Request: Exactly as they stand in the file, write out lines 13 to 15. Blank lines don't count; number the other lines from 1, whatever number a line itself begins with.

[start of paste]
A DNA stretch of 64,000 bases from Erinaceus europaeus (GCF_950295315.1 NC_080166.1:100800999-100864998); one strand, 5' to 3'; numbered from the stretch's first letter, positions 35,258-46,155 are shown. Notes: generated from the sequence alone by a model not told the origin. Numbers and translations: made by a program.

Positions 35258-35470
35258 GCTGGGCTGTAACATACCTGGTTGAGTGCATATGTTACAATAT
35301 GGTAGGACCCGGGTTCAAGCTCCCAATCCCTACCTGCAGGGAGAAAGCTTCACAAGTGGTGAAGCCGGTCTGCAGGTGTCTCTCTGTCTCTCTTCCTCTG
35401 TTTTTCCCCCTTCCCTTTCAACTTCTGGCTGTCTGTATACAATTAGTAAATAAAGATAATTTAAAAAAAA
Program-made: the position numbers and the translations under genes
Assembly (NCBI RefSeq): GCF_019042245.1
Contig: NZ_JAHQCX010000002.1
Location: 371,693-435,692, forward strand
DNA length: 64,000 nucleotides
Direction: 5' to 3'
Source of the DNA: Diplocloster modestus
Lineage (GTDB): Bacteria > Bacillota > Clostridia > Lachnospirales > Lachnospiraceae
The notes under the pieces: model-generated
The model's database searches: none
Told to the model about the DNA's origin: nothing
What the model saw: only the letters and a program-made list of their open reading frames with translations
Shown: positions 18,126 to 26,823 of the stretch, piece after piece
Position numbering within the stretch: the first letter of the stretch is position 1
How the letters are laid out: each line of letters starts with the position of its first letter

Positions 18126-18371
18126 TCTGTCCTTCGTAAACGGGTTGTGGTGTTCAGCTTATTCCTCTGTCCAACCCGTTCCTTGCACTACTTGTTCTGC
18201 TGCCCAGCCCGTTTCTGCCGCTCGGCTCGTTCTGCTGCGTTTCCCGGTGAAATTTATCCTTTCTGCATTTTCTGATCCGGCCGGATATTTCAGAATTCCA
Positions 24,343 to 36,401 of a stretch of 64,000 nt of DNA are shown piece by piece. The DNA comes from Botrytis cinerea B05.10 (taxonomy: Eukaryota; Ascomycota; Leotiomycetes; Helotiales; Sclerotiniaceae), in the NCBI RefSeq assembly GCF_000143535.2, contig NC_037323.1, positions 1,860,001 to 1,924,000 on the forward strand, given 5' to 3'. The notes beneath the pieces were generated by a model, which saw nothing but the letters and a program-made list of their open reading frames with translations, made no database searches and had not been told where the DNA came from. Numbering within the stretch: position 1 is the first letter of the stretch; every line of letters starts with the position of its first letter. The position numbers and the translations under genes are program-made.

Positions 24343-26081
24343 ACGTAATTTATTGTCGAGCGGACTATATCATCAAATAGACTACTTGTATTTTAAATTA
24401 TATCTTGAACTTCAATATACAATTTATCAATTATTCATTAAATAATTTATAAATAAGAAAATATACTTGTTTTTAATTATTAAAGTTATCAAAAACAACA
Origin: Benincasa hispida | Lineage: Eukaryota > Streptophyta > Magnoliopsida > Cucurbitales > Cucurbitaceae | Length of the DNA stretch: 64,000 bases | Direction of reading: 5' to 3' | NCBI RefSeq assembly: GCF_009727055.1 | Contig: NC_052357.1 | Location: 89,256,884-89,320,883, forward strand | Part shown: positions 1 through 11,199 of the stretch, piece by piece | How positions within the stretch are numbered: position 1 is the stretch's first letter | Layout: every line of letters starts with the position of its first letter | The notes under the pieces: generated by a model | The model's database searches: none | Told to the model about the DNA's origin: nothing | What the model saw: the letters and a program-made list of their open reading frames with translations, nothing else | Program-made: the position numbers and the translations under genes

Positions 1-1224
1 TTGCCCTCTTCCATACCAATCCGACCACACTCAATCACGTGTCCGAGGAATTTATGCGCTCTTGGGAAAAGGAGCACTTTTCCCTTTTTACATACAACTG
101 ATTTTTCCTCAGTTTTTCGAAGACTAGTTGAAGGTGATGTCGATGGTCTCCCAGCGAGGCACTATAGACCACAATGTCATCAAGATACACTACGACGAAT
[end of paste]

Lineage (GTDB): Bacteria > Bacillota > Clostridia > Lachnospirales > Lachnospiraceae
The notes under the pieces: model-generated
The model's database searches: none